To perform this move, you’ll need a pair of light weights. If, however, you find the exercise too challenging with weights, feel free to do it with no weights at all. Start by sitting upright in a chair and holding a weight in either hand. Lift up the weights to either side of your head with your palms facing forward. Raise the weights up above your head until your arms are fully extended (be sure to keep your palms facing forward). Safely and slowly bring the weights back down back to the sides of your head. You can then repeat this move.
Seated tricep dips
If you have a fair amount of strength in your upper body, seated tricep dips can help you get stronger triceps, shoulders, and chest. Not only will strengthening these muscles help you to perform everyday activities, but you’ll also have an easier time transferring in and out of your wheelchair as a result.
To perform a seated tricep dip, start by sitting upright in a chair (or your wheelchair). Place your hands in direct alignment with your shoulders on the armrests. Push yourself up, so your arms are fully extended. Then gradually lower back down into your original seating position. If you need some assistance, you can use your legs to give you some extra power until you develop enough arm strength.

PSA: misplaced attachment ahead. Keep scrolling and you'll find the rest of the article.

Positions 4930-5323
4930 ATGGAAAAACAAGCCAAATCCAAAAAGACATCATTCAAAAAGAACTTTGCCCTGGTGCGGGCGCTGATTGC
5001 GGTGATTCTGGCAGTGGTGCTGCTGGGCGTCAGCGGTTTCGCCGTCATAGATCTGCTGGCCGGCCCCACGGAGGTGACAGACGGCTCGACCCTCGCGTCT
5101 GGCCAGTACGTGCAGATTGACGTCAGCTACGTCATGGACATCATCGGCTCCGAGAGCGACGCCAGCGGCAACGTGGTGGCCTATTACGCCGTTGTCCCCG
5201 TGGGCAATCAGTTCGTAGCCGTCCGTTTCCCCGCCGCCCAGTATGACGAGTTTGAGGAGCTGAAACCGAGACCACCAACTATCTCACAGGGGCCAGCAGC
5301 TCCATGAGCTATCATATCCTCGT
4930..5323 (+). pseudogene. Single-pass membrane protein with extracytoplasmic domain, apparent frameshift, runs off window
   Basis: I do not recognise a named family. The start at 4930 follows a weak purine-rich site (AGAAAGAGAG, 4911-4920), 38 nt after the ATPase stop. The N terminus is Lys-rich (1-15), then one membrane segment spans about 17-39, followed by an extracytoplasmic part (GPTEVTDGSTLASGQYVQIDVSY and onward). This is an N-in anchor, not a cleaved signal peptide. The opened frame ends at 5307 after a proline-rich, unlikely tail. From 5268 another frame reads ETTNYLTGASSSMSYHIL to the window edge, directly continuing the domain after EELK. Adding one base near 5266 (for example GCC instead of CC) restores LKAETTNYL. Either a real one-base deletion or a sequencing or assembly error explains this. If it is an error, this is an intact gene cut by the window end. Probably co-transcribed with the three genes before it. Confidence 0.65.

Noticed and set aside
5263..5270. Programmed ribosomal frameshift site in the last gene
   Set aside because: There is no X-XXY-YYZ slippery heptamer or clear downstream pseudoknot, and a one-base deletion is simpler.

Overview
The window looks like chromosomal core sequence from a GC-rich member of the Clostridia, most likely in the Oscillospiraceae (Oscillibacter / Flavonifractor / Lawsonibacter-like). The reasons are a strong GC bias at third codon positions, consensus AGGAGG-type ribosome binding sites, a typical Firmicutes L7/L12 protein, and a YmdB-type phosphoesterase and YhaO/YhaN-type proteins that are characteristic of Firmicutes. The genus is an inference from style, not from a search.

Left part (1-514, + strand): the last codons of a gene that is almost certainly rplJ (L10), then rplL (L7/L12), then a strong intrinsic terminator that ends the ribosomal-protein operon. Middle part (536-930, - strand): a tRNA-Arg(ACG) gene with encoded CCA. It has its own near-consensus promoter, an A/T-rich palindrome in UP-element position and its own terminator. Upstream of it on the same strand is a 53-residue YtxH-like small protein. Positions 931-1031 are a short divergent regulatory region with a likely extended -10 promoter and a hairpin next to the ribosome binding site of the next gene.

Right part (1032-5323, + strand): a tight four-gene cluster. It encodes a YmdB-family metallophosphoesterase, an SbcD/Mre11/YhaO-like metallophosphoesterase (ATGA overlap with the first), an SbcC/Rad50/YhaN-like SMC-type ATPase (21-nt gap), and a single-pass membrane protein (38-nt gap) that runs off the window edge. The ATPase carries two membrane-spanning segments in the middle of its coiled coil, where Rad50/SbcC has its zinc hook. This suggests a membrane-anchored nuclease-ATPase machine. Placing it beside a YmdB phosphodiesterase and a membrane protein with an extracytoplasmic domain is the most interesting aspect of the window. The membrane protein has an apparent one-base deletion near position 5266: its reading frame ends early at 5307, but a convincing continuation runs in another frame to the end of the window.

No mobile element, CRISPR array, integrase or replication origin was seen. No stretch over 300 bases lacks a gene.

Living a fit life
With the right adapted exercises, people with disabilities can live a fit and healthy lifestyle. Sit to stand, sit and walk, seated back extensions, seated knee raises, reverse crunches, seated shoulder presses, and seated tricep dips are some simple exercises people with disabilities can do to improve mobility and stay active. Something to remember is to look into eating the right things to support your healthy lifestyle.
It will take a lot of motivation, discipline and focus to stay consistent, but remember what may seem like slow or small progress at the time is in fact a massive step in the right direction! Being consistent with the exercises is a great accomplishment in itself and you will certainly reap the benefits later on.